Certain techniques of molecular evolution—the generation and selection of functional molecules using biological mechanisms “in the test tube”—are well established, but still only used by laboratories expert in the art. Principal examples include directed evolution, SELEX, and yeast, bacterial, and phage surface display selection methods. These techniques provide access to peptides and polynucleotides with an enormous range of properties. Many labs at Tech (and everywhere else) often want to gain access to these tools, but make do without them because it is too difficult and time-consuming to get started.

The Molecular Evolution Core Facility is housed in two convenient locations for researchers across the biotechnology campus at Georgia Tech. One is an 800-sq.-ft. suite on the second floor of the Krone Engineered Biosystems Building and another is a multi-functional lab on the third floor of the Petit H. Parker Institute of Bioengineering and Bioscience building. The purpose of the facility is to provide routine access to molecular evolution methods and serve as a force-multiplier for any laboratory at Tech and beyond that is in search of new molecular catalysts or molecular binders.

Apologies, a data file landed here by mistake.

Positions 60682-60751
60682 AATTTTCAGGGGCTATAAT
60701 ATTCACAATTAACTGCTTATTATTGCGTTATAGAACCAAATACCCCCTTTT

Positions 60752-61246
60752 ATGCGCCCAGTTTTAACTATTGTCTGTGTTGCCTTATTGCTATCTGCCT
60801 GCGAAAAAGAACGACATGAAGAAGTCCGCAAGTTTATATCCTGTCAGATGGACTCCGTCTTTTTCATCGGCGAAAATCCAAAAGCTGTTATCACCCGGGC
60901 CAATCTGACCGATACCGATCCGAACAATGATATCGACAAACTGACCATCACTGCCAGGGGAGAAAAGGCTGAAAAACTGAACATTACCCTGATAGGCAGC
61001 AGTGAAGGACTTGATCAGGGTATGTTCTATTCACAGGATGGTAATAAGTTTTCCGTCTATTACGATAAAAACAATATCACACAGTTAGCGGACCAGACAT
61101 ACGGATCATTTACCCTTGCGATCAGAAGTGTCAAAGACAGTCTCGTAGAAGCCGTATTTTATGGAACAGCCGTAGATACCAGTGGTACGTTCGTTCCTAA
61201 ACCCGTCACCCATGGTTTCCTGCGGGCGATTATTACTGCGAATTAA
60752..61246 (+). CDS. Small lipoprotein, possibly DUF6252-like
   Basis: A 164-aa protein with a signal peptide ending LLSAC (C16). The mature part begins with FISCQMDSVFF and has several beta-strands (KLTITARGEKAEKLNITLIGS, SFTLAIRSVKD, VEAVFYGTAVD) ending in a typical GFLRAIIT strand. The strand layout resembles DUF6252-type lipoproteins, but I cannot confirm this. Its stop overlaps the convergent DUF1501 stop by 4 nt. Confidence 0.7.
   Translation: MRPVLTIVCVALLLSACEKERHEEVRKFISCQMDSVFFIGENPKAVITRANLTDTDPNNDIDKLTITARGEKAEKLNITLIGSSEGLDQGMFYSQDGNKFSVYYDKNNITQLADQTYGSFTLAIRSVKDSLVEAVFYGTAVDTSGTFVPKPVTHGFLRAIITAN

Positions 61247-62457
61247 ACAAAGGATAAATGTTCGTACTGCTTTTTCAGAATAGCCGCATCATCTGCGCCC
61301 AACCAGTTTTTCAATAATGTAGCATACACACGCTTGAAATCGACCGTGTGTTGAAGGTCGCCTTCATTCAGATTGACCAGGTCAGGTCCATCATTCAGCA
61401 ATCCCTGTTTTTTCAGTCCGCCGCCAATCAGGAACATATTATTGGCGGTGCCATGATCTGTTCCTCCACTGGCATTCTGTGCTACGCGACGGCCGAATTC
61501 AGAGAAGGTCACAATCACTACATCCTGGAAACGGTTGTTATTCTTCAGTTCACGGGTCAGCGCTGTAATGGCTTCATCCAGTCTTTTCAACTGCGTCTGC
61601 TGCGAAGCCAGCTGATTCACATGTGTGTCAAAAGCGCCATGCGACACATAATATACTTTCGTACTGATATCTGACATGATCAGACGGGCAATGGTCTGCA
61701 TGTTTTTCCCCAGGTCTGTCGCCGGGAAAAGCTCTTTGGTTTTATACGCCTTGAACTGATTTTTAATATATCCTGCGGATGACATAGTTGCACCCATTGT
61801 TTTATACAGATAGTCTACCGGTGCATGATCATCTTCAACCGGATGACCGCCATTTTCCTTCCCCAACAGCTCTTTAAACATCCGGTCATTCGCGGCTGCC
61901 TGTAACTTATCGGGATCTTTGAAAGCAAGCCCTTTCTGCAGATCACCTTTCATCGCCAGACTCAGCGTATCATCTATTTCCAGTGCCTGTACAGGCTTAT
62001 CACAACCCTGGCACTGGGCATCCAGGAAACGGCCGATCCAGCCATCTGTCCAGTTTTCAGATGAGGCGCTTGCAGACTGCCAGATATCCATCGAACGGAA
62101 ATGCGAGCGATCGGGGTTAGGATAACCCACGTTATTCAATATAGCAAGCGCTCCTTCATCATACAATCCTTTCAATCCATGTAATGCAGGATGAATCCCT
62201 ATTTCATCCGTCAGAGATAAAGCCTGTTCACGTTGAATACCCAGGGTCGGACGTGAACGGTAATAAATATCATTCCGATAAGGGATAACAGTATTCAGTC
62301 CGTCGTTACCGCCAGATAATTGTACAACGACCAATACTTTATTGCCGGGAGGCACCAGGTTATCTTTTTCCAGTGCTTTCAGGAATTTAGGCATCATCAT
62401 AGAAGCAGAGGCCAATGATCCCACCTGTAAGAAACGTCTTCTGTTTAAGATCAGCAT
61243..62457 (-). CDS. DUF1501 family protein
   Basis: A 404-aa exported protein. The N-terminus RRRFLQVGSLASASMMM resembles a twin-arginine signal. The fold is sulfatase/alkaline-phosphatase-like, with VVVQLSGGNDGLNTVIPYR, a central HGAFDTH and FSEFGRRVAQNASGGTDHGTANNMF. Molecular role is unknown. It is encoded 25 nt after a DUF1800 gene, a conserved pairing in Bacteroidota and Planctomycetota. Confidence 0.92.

The facility is currently capable of making DNA/RNA libraries and performing phage, bacterial, and yeast displays. Additional services include custom cloning, oligonucleotide synthesis, Sanger, and next-generation sequencing. Students and postdocs at Tech also have an opportunity to be trained in cutting-edge methodologies to either take the methods back to their home groups or be engaged in longer-term collaborations.

The facility includes all equipment necessary for semi-automated production and characterization of DNA libraries, cell transformation, growth, and binding analysis and also provides “in house” generated products.